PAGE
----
By Jack Kelley
He will be succeeded by a contemptible person who has not been given the honor of royalty. He will invade the kingdom when its people feel secure, and he will seize it through intrigue. (Daniel 11:21)In 175 BC Antiochus IV Epiphanes came to power in Syria by stealing the throne from his relative, Demetrius II, the young son of Seleucus IV Heliodorus and rightful heir. The original Seleucus was one of the four generals who divided the Greek Empire between them following the death of Alexander the Great. Thus Antiochus Epiphanes became the eighth descendant of Seleucus to sit on the throne of Syria.
Then an overwhelming army will be swept away before him; both it and a prince of the covenant (Onias III) will be destroyed. With a large army he will stir up his strength and courage against the king of the South (Ptolemy VI of Egypt). The king of the South will wage war with a large and very powerful army, but he will not be able to stand because of the plots devised against him. The king of the North (Antiochus) will return to his own country with great wealth, but his heart will be set against the holy covenant. He will take action against it and then return to his own country. (Daniel 11:22,25,28)Soon after taking power, on his way to invade Egypt, Antiochus attacked Israel, stealing all the gold and silver furnishings from the Temple. He had Israel’s last legitimate High Priest, Onias III, murdered and from then on the office was sold to the highest bidder, with the money going to Antiochus.
The Birth of the Sadducees
He began to “Hellenize” Israel and before long many of the wealthy and influential among the Israelites adopted the Greek style of dress, cutting their hair short and shaving off their beards as well. They also argued for a blending of Greek philosophy and culture into the Jewish way of life. From these advocates of Greek thinking, the political party known as the Sadducees was born, eventually growing to a position of prominence during the time of Jesus. It was the influence of Greek philosophy on their approach to the Hebrew Scriptures that blinded the ruling Sadducees to the fact that Messianic Prophecies were being fulfilled right before their eyes during the Lord’s life on Earth.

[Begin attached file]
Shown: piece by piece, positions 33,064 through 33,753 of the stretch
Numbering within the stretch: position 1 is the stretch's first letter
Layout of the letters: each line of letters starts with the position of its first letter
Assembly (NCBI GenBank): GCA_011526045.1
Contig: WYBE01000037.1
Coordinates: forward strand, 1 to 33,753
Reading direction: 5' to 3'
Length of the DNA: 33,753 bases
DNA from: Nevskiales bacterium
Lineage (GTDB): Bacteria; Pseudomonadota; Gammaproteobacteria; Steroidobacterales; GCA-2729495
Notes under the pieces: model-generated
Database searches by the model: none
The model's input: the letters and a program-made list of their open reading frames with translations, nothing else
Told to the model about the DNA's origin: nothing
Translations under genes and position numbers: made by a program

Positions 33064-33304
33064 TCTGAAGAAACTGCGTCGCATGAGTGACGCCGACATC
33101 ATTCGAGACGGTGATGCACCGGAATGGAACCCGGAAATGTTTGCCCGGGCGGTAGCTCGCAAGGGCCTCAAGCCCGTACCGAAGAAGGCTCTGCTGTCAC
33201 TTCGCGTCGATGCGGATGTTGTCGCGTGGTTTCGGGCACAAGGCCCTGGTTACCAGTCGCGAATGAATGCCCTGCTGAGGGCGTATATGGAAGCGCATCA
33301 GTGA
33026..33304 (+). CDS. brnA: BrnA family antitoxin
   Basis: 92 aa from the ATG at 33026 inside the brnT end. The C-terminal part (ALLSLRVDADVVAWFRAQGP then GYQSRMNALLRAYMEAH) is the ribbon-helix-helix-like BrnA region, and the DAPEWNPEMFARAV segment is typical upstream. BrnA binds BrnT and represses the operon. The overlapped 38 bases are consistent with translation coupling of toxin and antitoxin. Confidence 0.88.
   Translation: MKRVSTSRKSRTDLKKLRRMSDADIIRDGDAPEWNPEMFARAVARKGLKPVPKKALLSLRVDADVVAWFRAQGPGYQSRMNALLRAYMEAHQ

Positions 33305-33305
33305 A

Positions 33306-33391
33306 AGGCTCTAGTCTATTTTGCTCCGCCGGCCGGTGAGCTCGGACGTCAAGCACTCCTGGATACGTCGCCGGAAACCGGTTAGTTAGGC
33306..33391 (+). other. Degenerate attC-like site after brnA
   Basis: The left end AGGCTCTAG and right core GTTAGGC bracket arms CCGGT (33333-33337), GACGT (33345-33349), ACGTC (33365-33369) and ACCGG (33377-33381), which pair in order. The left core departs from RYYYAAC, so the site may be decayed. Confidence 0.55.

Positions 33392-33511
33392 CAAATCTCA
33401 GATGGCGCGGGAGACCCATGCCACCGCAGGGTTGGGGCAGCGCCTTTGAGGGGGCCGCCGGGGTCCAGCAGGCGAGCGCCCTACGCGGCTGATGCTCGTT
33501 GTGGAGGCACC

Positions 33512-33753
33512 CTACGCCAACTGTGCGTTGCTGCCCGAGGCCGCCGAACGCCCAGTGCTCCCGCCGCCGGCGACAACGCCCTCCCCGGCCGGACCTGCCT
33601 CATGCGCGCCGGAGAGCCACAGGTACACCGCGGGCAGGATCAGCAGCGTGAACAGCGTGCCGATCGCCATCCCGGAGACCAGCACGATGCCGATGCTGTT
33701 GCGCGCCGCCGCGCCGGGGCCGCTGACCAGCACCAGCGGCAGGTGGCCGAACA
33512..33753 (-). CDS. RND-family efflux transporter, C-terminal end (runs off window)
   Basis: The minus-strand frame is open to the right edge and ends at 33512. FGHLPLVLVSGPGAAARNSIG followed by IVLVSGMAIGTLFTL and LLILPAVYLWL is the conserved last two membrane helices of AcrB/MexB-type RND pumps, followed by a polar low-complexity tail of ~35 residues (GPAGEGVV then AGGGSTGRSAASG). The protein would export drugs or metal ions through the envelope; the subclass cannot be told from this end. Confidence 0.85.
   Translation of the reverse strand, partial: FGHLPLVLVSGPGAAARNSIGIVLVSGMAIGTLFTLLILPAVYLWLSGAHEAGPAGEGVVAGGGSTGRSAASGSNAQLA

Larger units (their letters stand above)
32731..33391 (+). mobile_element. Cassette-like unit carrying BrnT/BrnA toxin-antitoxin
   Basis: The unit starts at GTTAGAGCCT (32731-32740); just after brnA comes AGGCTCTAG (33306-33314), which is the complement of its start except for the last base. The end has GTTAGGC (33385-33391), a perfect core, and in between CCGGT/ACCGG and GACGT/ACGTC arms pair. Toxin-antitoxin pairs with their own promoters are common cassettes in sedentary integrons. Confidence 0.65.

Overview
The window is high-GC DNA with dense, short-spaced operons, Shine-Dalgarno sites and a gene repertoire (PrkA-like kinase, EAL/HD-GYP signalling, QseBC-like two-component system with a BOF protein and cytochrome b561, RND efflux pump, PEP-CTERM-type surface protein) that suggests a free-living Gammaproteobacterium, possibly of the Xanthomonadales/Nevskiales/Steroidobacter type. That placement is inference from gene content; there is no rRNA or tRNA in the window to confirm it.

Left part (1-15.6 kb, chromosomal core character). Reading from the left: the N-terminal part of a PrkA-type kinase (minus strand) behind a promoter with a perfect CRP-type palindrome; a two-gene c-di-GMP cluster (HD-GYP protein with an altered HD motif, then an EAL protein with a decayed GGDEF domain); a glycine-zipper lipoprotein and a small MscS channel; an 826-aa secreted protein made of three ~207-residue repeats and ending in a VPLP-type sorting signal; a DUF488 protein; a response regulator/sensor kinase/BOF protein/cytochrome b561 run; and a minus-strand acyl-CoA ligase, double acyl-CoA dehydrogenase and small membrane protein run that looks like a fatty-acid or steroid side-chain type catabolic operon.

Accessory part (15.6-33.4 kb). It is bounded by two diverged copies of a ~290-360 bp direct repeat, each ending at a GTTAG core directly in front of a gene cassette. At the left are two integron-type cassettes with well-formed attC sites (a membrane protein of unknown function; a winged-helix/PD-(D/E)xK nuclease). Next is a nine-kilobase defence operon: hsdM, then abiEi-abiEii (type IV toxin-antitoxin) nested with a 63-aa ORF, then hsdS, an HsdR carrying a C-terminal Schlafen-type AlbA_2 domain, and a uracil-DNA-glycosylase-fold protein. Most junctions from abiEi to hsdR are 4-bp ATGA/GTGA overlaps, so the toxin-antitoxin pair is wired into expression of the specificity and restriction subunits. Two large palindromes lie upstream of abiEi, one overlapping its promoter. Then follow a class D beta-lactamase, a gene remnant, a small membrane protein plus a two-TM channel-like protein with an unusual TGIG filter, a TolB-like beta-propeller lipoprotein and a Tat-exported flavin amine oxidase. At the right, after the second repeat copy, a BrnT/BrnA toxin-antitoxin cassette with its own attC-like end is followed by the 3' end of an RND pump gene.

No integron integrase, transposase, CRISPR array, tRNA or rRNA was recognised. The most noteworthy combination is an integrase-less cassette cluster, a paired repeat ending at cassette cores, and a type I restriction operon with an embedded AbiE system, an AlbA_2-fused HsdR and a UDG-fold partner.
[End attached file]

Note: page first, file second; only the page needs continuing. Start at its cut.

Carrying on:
“At the appointed time he will invade the South again, but this time the outcome will be different from what it was before. Ships of the western coastlands will oppose him, and he will lose heart. Then he will turn back and vent his fury against the holy covenant. He will return and show favor to those who forsake the holy covenant. (Daniel 11:29-30)Initially, this accommodation with Greek culture encountered only vocal resistance, but that all changed when the Egyptians rebelled and, with the aid of the Roman Navy, defeated Antiochus and drove him from Egypt. In a rage, Antiochus again invaded Israel, this time demanding that he be worshiped as God. (The name “Epiphanes” comes from a title he gave himself, “theos epiphanies” or god made manifest. After this the Jews started calling him “Epimanes” which means the madman.) He outlawed the reading of the Hebrew Scripture, punishing by death anyone found with copies in their possession. Circumcision, praying, keeping the Sabbath, and worshiping the One True God were likewise proscribed with severe penalties for disobedience.